Metabolic profiling of recombinant CHO cells to identify potential targets for cell line engineering.

UoM administered thesis: Phd

  • Authors:
  • Felipe Aranis Aqueveque

Abstract

Chinese Hamster Ovary (CHO) cells are the leading mammalian cell platform for manufacturing therapeutic proteins due to their ability for producing human-like products. However, relatively high production costs compared to other non- eukaryotic systems (bacteria, yeast, etc.), genetic instability and inefficient metabolism limit productivity. Strategies have been developed to improve yields in a cost effective manner, such as media optimization, improved feeding regimes, genetic engineering, among others, but further improvement is desirable. This thesis focused on characterizing the central carbon metabolism of different recombinant CHO cells to identify novel molecular mechanisms by increasing the metabolic load overexpressing human erythropoietin (EPO). Metabolomics data obtained through gas chromatography mass spectrometry (GS-MS) of a tetracycline (tet) inducible CHO T-RExTM cell line capable of expressing 0.09 pg/ul/cell EPO, revealed that 0.1% v/v tet addition does not affect consumption of carbon sources such as glucose, and pyruvate, but concentration of waste products, such as glycerol, threitol, alanine and phenyllactic acid increases towards the end of each batch culture. Tricarboxylic acid cycle (TCA) intermediates, such as citrate, isocitrate and fumarate also increased upon EPO expression. Additionally, two DG44 cell lines containing inducible (pcDNA4/TO) or constitutive (pCDNA3.1) vectors (DG44-I and DG44-C cells respectively) with EPO and DHFR genes were generated. In order to trigger gene amplification of both genes, DG44-I and DG44-C cells were incubated and sub cultured in the presence of 250 nM MTX for 35 days, leading to EPO titers of 0.123 and 0.15 pg/ul/cell respectively without affecting maximum viable cell density (VCD). Metabolomics data obtained through GC-MS showed that 250 nM MTX and 0.1% (v/v) tet do not affect consumption of carbon and energy sources such as glucose, serine, pyruvate and many others, but accumulation of glycine and glycerol are significantly higher in batch cultures. TCA intermediates such as citrate and isocitrate also accumulate more in the same conditions. Glycerol, citrate and isotritate significantly increased in all the cell lines assessed upon EPO expression. As a result, reducing waste product production through down-regulating GDPH, an enzyme directly related with glycerol production, as well as overexpressing TCA enzymes such as isocitrate dehydrogenase and aconitase, could potentially increase carbon flux, reduce waste products production and potentially increase productivity of recombinant proteins.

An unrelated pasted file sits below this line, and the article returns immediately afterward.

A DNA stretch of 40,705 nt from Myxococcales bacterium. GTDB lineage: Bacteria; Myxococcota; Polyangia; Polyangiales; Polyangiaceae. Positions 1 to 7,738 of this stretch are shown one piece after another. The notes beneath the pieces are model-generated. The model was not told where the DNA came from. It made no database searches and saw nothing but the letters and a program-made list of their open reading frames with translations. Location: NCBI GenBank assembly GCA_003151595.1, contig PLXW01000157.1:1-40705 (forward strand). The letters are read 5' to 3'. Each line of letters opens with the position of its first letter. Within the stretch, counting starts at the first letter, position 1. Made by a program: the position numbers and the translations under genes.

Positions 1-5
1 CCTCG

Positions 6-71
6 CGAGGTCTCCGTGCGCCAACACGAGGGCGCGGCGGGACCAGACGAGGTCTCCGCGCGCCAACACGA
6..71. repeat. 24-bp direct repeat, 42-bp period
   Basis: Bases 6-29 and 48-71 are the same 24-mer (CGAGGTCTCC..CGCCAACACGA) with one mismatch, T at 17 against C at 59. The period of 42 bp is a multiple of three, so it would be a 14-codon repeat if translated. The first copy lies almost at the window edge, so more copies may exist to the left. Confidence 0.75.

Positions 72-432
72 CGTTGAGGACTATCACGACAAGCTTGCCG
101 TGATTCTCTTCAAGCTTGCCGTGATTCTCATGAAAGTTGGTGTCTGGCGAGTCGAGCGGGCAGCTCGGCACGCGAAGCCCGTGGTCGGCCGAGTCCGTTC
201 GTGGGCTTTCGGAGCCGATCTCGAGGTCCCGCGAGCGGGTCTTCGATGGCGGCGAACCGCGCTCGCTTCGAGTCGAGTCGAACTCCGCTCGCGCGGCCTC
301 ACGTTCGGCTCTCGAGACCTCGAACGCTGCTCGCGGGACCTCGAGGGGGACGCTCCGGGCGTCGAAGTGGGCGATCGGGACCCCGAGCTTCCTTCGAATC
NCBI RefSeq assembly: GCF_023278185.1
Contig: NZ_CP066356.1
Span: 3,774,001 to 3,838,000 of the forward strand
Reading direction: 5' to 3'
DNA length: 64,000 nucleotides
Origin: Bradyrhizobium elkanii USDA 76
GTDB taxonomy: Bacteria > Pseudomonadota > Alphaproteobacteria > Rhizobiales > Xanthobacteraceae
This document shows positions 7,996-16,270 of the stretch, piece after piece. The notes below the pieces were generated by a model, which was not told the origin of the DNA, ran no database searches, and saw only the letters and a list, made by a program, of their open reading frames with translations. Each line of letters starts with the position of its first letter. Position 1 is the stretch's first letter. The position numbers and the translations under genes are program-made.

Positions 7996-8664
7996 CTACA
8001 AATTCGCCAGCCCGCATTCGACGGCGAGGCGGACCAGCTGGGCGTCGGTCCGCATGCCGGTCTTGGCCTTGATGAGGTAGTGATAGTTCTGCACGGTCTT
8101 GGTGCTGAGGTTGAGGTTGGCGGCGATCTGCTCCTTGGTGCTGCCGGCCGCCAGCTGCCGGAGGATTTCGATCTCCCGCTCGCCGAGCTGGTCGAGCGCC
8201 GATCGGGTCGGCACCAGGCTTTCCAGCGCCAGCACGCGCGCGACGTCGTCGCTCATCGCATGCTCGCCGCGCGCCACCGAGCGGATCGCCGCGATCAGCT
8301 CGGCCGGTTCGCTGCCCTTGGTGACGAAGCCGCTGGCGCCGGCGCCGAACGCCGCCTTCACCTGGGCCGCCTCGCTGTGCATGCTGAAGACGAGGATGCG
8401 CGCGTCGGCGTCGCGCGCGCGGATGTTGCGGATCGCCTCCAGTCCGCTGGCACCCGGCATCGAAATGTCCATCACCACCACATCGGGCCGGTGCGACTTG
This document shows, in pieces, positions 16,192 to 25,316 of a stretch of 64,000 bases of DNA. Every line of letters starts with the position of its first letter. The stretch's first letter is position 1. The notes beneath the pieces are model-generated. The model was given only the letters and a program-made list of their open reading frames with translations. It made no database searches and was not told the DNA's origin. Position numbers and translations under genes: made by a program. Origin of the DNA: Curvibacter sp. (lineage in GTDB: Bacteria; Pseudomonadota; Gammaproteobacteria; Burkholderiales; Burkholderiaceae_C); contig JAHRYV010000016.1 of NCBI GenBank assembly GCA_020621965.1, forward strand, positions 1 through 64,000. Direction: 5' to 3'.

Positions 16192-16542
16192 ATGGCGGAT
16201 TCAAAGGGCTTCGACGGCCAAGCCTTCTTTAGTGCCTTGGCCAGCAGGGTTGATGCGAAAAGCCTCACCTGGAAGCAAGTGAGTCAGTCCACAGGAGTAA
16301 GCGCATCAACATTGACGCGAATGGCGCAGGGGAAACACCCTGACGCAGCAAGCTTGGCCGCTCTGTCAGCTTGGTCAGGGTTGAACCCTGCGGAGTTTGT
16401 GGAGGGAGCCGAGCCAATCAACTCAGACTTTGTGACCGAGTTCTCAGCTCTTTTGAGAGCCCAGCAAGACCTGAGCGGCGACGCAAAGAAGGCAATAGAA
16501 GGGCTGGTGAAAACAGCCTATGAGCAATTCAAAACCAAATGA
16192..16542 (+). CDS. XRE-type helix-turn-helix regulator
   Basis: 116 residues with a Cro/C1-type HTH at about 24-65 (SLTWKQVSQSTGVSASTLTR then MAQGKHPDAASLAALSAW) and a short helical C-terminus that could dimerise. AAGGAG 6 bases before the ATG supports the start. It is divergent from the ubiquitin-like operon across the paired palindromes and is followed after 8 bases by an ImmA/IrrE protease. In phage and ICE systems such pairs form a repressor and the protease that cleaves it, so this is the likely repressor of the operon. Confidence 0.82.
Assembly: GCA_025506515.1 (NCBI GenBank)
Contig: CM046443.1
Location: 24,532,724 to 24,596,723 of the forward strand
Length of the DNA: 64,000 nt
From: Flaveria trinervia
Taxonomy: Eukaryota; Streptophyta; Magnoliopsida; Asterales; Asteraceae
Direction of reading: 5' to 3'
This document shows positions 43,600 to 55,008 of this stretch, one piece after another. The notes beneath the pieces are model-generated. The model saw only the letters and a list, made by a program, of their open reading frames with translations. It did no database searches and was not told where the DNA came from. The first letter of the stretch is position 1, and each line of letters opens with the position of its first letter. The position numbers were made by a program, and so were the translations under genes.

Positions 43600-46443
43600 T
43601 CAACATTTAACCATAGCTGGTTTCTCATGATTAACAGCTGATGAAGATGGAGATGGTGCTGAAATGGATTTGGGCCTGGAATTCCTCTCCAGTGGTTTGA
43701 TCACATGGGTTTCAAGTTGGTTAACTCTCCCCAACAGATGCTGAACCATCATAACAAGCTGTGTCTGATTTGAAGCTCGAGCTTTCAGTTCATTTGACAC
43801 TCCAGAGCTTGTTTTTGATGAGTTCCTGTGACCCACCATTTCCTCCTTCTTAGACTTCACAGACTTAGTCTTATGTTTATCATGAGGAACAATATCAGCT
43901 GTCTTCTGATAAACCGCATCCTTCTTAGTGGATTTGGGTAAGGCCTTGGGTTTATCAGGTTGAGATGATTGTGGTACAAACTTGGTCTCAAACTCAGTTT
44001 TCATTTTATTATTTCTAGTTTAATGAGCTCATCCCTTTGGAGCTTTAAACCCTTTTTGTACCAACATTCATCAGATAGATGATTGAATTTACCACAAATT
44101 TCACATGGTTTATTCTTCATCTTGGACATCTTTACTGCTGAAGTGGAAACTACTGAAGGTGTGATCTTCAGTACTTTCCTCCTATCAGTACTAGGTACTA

Details

Original languageEnglish
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Supervisors/Advisors
Award date1 Aug 2020